RFID In Cars Update: Texas Senate Approves Bill

from the how-stuff-works dept

Bob Dole writes “Apparently, after news of the plan to mandate RFID chips in all Texas cars hit the net, the state representative who introduced the bill was so swamped with complaints that he decided to drop the RFID provision. Ah, we can relax now, right? Wrong. On Tuesday, the state Senate actually passed the bill that creates an auto insurance verification database unanimously. The Senate version leaves the details of how to enforce it up to the state police and transportation department, as long as the program is ‘cost-effective.’ I’m sure it’s just a coincidence that the House sponsor has one of the biggest RFID chip makers, Texas Instruments, located right next to his district. “

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Comments on “RFID In Cars Update: Texas Senate Approves Bill”

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sly squirrel says:


We should worry about GPS in the cars that read out to the nearest passing cop by remote control. I guess one could have enough static sensors to create the same database if RFID cars all drove by, but that is the hard way to do it. A builtin “black box” of the type on airliners for cars probably would have gps feed, like some rental cars have, and a cop would only have to read out your record and issue citations.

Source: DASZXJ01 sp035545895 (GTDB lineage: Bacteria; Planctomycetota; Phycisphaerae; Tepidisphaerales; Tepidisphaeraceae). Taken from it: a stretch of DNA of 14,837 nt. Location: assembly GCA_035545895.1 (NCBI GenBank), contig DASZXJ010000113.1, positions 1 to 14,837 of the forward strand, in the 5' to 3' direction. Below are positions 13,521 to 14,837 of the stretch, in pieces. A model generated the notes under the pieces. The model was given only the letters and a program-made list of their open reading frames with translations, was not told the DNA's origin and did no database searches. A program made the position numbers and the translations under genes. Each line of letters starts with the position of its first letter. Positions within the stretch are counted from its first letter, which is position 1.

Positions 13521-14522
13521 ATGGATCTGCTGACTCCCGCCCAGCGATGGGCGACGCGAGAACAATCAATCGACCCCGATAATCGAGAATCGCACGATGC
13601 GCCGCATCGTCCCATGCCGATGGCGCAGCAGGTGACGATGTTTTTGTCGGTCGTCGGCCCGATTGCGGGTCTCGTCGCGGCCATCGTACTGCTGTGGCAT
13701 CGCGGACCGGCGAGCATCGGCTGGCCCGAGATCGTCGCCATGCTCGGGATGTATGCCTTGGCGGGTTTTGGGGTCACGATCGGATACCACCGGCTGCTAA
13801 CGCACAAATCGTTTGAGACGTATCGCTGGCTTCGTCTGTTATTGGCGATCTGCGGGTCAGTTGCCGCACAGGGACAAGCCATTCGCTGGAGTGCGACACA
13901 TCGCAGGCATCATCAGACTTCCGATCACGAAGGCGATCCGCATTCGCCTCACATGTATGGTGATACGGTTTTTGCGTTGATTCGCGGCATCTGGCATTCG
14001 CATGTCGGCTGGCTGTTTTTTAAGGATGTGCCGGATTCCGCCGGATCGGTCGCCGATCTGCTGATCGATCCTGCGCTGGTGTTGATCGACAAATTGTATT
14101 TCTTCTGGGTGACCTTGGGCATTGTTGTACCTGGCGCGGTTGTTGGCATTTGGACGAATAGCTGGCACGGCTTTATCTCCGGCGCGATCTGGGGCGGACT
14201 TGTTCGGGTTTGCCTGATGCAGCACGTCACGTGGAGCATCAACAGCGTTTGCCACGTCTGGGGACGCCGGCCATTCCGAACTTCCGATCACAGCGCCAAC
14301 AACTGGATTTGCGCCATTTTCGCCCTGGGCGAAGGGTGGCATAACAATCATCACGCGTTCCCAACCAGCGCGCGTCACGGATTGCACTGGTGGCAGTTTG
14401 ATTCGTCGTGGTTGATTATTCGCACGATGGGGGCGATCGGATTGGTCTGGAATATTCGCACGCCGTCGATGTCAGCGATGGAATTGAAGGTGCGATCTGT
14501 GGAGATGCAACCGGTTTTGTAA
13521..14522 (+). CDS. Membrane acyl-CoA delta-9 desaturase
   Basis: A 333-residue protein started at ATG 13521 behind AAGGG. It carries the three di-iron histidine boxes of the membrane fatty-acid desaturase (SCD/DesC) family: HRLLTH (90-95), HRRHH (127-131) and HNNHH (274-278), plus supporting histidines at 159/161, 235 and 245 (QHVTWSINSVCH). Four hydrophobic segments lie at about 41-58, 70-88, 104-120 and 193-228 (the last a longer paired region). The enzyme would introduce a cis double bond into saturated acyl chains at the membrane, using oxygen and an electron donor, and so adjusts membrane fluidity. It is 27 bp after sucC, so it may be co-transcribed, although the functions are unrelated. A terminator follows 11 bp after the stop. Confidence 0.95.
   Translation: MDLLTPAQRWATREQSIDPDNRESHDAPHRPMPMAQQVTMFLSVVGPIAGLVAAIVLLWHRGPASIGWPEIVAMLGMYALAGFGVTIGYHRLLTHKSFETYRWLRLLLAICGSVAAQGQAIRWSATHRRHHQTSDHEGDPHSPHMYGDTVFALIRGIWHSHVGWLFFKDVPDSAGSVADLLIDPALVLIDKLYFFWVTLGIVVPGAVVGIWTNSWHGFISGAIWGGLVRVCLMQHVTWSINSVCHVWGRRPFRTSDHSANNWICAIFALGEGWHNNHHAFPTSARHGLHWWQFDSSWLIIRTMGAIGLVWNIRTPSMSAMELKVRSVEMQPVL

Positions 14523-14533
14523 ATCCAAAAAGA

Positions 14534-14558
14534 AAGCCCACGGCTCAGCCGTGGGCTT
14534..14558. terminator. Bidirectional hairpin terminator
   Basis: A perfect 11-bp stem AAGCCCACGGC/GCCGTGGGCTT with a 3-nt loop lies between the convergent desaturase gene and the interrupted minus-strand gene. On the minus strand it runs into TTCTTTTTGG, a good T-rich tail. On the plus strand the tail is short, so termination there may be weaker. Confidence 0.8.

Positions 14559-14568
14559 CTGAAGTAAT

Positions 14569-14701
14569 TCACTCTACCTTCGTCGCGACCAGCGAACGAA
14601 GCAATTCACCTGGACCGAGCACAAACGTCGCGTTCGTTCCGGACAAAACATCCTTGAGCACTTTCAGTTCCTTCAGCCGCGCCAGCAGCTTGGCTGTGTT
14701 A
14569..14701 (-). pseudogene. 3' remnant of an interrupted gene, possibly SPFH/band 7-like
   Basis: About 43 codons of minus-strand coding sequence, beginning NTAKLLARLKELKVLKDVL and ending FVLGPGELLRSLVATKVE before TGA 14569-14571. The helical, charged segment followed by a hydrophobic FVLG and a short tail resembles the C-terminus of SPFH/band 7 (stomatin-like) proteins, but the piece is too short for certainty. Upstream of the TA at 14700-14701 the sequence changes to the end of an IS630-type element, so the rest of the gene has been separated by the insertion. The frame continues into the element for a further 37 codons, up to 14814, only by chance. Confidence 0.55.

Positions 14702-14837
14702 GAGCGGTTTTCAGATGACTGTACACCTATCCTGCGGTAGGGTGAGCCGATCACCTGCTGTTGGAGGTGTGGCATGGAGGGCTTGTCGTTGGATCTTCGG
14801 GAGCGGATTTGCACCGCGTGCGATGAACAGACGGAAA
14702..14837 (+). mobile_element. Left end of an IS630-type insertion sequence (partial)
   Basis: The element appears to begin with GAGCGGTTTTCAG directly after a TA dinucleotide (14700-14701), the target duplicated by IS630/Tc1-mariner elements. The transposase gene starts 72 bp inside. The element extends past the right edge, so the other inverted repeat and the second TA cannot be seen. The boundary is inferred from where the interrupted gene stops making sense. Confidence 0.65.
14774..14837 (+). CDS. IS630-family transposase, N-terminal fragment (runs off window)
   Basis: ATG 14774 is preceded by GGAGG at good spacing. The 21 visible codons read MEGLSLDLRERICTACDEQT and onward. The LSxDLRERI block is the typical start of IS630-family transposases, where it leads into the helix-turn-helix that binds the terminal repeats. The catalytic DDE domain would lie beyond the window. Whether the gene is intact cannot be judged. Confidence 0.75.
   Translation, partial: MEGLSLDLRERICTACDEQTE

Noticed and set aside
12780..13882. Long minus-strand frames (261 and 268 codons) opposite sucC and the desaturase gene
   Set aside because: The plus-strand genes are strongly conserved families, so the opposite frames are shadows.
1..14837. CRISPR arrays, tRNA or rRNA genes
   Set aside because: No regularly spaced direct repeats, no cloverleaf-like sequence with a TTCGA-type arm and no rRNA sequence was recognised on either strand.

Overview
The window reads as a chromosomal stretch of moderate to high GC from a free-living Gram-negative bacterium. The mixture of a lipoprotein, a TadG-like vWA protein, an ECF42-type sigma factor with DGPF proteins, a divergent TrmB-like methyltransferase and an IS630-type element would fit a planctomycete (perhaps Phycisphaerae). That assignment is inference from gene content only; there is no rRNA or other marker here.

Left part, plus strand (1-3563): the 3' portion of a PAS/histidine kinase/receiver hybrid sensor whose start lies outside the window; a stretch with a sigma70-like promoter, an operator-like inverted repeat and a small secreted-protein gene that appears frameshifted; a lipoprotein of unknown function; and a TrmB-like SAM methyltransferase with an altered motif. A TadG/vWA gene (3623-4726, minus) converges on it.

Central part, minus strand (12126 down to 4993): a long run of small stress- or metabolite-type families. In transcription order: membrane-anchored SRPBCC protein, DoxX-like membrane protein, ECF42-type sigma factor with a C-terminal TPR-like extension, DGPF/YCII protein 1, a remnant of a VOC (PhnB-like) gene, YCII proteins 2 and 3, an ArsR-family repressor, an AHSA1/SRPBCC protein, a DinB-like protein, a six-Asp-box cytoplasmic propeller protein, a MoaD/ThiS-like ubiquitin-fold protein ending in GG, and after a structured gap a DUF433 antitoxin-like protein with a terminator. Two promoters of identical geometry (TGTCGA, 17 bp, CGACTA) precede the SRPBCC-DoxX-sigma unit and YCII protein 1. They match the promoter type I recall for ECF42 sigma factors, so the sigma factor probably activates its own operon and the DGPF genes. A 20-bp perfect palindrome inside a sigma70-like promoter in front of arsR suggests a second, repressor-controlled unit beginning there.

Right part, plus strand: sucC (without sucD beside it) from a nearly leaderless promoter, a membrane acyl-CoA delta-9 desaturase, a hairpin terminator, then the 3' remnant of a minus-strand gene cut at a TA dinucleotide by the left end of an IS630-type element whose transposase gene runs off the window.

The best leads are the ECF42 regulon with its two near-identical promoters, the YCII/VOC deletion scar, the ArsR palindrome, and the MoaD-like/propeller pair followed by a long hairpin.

that’s really scary to think about, but easily within simple technology right now.

anonymous says:

Reality Check

While you have some good point within this thread, you really need to understand what you are talking about. The RFID Industry on whole is filled with half truths and unsupported claims. You do nothing here but promote this type of hype. Take for instance, the thread about the TI fastpass system. Yep, that system was hacked. You can even go to the web site the grad student set up to read his methodology. Even though the encryption system was in place for many years, it was a poor design. Security through obscurity is not the answer. Yes, I do know some of the parties involved on both sides. You don’t have all the answers to support either claim in the thread.

Basically the TI DST system is flawed. It allows someone with specialized computing resource to read and spoof a tag. The current generation of tags will not be used for this type of system. To place a Class-1 Generation 2 tag in a security instance is a poor choice (I say that, but the truth is that you don’t need much security if your guarding bubble gum).

Get a clue, get an education, and write about things you know about. This is a topic better left to informed individuals!

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